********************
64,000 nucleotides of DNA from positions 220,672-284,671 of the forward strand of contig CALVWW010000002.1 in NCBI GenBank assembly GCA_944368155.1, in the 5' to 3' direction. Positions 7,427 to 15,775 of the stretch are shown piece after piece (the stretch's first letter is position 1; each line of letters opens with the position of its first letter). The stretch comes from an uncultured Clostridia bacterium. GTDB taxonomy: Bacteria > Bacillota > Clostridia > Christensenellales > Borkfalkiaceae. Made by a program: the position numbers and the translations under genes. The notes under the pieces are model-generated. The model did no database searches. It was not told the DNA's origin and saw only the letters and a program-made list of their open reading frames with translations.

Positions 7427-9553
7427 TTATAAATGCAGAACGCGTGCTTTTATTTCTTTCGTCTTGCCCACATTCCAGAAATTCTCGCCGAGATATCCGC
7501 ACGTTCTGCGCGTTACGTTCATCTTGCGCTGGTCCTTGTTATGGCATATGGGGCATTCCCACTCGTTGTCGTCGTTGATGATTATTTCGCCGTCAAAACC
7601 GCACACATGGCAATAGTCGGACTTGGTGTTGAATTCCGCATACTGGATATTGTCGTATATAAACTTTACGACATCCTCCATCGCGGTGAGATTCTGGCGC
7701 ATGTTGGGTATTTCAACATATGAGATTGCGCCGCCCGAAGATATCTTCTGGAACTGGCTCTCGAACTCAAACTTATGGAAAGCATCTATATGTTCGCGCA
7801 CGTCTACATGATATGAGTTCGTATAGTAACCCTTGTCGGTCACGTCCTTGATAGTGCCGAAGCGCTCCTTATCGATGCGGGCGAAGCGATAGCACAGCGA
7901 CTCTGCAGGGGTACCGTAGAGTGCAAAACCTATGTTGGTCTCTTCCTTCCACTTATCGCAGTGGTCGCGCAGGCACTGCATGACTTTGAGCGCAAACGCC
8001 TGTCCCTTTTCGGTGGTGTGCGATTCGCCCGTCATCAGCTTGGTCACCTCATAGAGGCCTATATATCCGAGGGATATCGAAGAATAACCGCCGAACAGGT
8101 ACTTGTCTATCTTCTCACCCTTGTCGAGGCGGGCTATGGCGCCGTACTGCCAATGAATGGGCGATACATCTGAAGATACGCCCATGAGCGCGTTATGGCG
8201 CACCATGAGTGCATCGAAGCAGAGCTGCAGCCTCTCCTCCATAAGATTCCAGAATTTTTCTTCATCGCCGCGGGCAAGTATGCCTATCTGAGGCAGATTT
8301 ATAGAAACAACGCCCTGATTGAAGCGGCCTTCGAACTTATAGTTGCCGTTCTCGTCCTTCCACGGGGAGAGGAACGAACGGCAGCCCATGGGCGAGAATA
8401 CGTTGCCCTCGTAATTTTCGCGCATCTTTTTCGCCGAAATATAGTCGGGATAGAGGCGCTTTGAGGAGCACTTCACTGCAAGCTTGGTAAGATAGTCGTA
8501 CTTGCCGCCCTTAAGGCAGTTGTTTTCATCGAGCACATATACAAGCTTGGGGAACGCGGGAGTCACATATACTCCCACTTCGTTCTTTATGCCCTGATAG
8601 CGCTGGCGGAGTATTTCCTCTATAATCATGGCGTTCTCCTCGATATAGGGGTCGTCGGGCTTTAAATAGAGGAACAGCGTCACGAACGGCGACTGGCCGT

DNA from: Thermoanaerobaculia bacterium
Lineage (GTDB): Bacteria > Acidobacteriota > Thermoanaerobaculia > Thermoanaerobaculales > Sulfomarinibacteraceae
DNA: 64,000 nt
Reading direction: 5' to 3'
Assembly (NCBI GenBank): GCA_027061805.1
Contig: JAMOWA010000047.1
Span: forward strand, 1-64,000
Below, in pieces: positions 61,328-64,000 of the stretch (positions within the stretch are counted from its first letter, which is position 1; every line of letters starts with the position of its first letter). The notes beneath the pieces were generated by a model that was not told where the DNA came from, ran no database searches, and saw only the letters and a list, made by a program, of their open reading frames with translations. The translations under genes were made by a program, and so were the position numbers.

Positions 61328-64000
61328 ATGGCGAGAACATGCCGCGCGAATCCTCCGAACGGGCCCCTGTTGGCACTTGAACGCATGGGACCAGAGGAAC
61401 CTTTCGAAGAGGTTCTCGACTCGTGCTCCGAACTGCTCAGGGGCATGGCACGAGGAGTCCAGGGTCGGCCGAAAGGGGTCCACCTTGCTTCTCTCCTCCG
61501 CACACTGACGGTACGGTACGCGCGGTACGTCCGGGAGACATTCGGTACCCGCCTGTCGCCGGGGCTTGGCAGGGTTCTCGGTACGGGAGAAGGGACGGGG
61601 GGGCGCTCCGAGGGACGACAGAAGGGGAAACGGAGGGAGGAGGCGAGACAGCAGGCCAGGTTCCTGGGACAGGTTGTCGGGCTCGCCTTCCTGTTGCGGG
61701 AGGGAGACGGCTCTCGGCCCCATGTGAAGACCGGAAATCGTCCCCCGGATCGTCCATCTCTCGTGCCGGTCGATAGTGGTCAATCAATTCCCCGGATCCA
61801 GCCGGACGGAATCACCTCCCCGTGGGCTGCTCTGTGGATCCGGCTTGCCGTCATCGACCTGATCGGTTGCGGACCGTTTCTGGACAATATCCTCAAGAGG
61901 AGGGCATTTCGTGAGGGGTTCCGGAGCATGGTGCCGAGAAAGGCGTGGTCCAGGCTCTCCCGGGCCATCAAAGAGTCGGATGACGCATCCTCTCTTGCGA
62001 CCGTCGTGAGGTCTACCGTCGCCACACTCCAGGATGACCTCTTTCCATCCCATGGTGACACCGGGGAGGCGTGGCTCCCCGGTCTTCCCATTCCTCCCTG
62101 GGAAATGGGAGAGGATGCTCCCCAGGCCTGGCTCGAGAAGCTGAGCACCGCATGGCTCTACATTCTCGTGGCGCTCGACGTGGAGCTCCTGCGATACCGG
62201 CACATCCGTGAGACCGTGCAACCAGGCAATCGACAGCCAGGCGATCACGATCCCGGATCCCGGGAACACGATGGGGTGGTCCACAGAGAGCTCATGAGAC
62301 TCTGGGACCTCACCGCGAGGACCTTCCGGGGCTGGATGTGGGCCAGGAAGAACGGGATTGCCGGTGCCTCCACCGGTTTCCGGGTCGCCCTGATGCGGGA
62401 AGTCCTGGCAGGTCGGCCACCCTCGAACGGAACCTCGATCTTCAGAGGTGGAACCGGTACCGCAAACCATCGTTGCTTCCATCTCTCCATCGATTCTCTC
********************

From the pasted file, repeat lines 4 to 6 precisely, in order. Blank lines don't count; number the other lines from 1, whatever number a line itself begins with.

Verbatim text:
7501 ACGTTCTGCGCGTTACGTTCATCTTGCGCTGGTCCTTGTTATGGCATATGGGGCATTCCCACTCGTTGTCGTCGTTGATGATTATTTCGCCGTCAAAACC
7601 GCACACATGGCAATAGTCGGACTTGGTGTTGAATTCCGCATACTGGATATTGTCGTATATAAACTTTACGACATCCTCCATCGCGGTGAGATTCTGGCGC
7701 ATGTTGGGTATTTCAACATATGAGATTGCGCCGCCCGAAGATATCTTCTGGAACTGGCTCTCGAACTCAAACTTATGGAAAGCATCTATATGTTCGCGCA